What we end up doing together is not only ameliorating the physical ailment, but also establishing a new perspective of what the ailment means to the patient. For example, what thoughts, emotions and behaviors has Fred patterned that doesn’t serve his purpose anymore? That prevent him from receiving the support he requires? What new, healthy patterns can help Fred move from where he is now to where he needs to be, in order to function healthily and happily? My work is collaborative, with a tremendous amount of responsibility asked of the patient. It’s a custom-tailored approach with a fair amount of time spent on pattern change.

Speaking of pattern change, I have tremendous patient compliance rates because I don’t say something like “eat more vegetables,” and leave it at that. Instead, we talk about the “what,” the “how,” and the “why,” and we work through how each change is going to fit into each patient’s day. We create a plan that starts at an exceptionally doable level.

I love educating in this context because I believe that power and responsibility are already in the hands of the individuals I see — they just need help remembering it. At the end of the day, I’m not doing anything to anyone; I honestly see myself as more of a guide. I’m just helping them elicit the health and healing abilities within themselves.

SY: Are the services that you offer covered by insurance or is it all self-pay?

SM: Unfortunately, it’s all self-pay. My work is too holistic to be able to accept insurance. So I sliding-scale my services and I’ve never turned anyone away for lack of money. Little by little, however, the insurance industry is changing based on the demand for more integrative doctors like myself.

SY: What one message do you have for medical students?

SM: No matter how difficult it seems now, start putting some time aside to take care of your wellness, because it’s only going to get harder to do so. There’s a scary, future-oriented health game that’s being played in the medical world among its own professionals: in medical school the thought is, “Oh, well I don’t have to take care of myself now, I’ll do it fourth year.” Fourth year happens and the thought is, “I don’t have time now, I’ll do it in residency,” and so on and so forth until you wake up one day and you’re 45 or 50, and maybe your body’s aching or you’re overweight or depressed.

There are some really appalling stats on Medscape about the poor health of health professionals, such as the overwhelming percentage of surgeons that are overweight, as well as suicide and addiction rates within the industry. Several talks I have given emphasize the importance of caretakers taking care of themselves.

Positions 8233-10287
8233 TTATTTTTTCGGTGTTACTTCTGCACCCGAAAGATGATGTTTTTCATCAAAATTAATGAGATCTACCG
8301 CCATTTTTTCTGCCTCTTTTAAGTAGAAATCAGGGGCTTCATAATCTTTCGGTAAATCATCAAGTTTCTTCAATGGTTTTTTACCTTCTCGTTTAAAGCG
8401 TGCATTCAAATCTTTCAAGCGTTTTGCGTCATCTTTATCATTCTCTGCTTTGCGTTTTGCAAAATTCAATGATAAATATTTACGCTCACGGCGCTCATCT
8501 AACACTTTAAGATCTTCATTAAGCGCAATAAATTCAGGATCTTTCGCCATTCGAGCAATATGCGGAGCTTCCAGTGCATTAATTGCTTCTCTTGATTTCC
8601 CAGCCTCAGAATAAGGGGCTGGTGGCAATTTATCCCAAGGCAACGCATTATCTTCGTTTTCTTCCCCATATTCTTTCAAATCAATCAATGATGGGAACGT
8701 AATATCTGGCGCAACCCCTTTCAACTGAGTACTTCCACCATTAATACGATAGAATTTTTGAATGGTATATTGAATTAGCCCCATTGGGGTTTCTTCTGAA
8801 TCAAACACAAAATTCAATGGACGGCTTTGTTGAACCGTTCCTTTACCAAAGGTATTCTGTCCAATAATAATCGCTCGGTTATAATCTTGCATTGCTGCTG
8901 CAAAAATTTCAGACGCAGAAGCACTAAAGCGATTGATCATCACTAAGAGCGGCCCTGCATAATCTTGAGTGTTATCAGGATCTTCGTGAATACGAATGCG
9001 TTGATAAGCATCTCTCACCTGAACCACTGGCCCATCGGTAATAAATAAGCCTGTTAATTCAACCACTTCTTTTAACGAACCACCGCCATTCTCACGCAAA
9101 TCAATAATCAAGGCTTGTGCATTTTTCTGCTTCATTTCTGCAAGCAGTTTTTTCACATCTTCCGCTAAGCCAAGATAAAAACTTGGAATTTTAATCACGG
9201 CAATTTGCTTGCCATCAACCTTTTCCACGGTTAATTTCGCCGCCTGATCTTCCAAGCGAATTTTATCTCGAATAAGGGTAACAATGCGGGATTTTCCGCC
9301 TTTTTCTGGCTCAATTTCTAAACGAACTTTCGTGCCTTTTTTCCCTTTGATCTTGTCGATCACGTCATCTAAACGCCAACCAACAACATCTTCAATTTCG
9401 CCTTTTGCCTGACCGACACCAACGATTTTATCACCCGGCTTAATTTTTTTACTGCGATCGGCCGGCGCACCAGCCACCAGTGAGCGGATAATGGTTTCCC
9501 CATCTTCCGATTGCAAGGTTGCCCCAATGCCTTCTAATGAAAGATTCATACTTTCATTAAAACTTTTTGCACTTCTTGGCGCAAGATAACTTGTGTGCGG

Just remember that pattern change doesn’t happen overnight. There’s no race and no deadline, so small-and-steady is a highly effective way to succeed. Even if it’s one hour a week, if you let that one hour a week snowball positively, the results will speak for themselves. So put some time and focus aside for self-care now, because it’s only going to become more challenging over time. It’s important to practice what you preach because studies show that taking care of yourself helps you take care of your patients better. And, while it’s not going to be easy, it will be worth it.

Photograph by Betty Adler

Photograph by Betty Adler

Dr. Stephanie Marango, MD, RYT is a New York based physician-educator, author and yoga teacher trainer. She is the founder of The Sacred Body Institute (which offers holistic medicine and education), has written The Wisdom of Your Body and is the co-founder of Living AnatoMe and the Functional Anatomy for Movement & Injuries (FAMI) Workshop and iPad app series, which merge the movement and medicine worlds. For further information, please visit her website.

Sasha Yakhkind Sasha Yakhkind (16 Posts)

Editor Emeritus: Former Medical Student Editor (2013-2015)

Morsani College of Medicine at the University of South Florida

Sasha is thrilled for the opportunity to combine her interests in writing and medicine. She has been writing since she got her first journal in second grade, and editing since she ran her high school newspaper. Her interest in medicine evolved through travel, studying the brain through the lens of social science as undergraduate at Boston University, and together with her interest in yoga and dance. Sasha gets inspired on long runs and looks forward to few things more than hiking with her mom.